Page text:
Top-ranked Austrian player, Dominic Thiem, during the Australian Open final in January.

However, the remarks and social media responses — especially the one from Ibbou, who has received support from Venus Williams, Nick Kyrgios and Africa’s top player, Ons Jabeur — are just the most recent riffs in a growing divide between the proletariat and patrician classes of tennis. It now costs anywhere from $150,000 (bare minimum) to $2 million per year for players to participate on the tour.

Many tour veterans, such as John Millman of Australia, have called for a top-down review and a realignment of prize money. “so more players eat a piece of pie.” He was riffing on comments made by Ukrainian player, №200, Illya Marchenko, who disagreed with “this sort of charity thing.

“Players should get what they deserve. And we deserve much more than we are getting right now. Yes, with lower ranked players you have no sponsors and spectators, but without them tennis would not exist.”

Ines Ibbou preparing to warm up before the Qatar Total Open in January.

But no doubt, Ibbou’s video has shown further roadblocks besides just prize money and even the lack of sponsors, of which she says “Adidas, Nike, Wilson, Prince, Head…don’t even exist,” in Africa. Ibbou, who has come back from two career-threatening injuries, highlighted that, in addition to coaching, physical therapy and traveling expenses, the inequity in the sport goes as far as the country into which players are born, as well as their gender (still).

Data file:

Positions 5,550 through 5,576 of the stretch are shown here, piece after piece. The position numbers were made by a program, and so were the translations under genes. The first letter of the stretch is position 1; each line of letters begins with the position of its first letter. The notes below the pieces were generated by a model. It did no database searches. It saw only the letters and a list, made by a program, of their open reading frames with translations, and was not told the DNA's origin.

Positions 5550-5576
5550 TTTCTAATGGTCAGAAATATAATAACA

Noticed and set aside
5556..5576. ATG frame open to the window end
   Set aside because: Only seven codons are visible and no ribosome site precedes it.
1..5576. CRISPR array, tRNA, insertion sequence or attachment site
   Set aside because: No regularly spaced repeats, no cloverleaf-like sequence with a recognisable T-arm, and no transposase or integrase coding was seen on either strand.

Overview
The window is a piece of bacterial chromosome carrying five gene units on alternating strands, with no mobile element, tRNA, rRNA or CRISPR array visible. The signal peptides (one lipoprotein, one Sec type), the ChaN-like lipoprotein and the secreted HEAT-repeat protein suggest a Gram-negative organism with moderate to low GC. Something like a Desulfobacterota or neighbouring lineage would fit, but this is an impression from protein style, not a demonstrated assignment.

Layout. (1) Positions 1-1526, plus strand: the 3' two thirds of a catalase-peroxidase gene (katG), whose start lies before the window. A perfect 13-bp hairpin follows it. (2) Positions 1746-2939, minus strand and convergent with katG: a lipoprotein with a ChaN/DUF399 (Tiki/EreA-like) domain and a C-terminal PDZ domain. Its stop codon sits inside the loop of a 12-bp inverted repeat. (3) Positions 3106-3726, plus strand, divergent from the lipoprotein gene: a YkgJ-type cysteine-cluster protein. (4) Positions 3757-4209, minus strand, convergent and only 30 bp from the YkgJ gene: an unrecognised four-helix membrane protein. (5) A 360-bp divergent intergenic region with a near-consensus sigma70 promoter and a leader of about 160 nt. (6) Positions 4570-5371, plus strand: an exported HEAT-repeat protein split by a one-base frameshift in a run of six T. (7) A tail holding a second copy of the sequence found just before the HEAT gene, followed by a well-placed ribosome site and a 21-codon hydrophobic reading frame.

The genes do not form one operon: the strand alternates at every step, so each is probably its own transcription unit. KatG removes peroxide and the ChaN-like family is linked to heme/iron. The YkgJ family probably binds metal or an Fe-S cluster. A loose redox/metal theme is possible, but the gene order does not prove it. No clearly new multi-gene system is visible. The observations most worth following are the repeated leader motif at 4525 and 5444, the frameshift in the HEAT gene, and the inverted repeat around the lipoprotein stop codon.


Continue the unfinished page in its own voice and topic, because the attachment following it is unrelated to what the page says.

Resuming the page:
“I’m a lonely lady, traveling the world generally in three legs trips always looking for the lowest tickets, sacrificing my time, trainings and recoveries just to apply for a simple visa… No free pass. No red carpet… No Shenguen [sic]… And I forgot to mention, I need a visa pretty much every place I need to go.”

In the end, Ibbou took a direct hit at Thiem reminding him that players like her did not ask for anything from him, aside from respect. She added that the Covid-19 crisis was “revealing who players truly are”, that the court, not money, should decide the outcome of her career, and that helping players is helping tennis to survive.

“Or maybe you want to play alone?” she asks in the end.

Commenting to The National, a newspaper in the United Arab Emirates, Ibbou said of the video, “I felt for the first time ever that I’m heard.”

“I was expecting some response from some lower-ranked players like me, but not all these people… I hope they will change something about the tour, and they really think about it and try to help us, players.”

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Adrian Margaret Brune is a native Oklahoman who lives, works, writes, runs and plays competitive tennis in London, UK.

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Adrian Margaret Brune

Adrian Margaret Brune

Adrian Margaret Brune is a native Oklahoman who lives, works, writes, runs and plays competitive tennis in London, UK.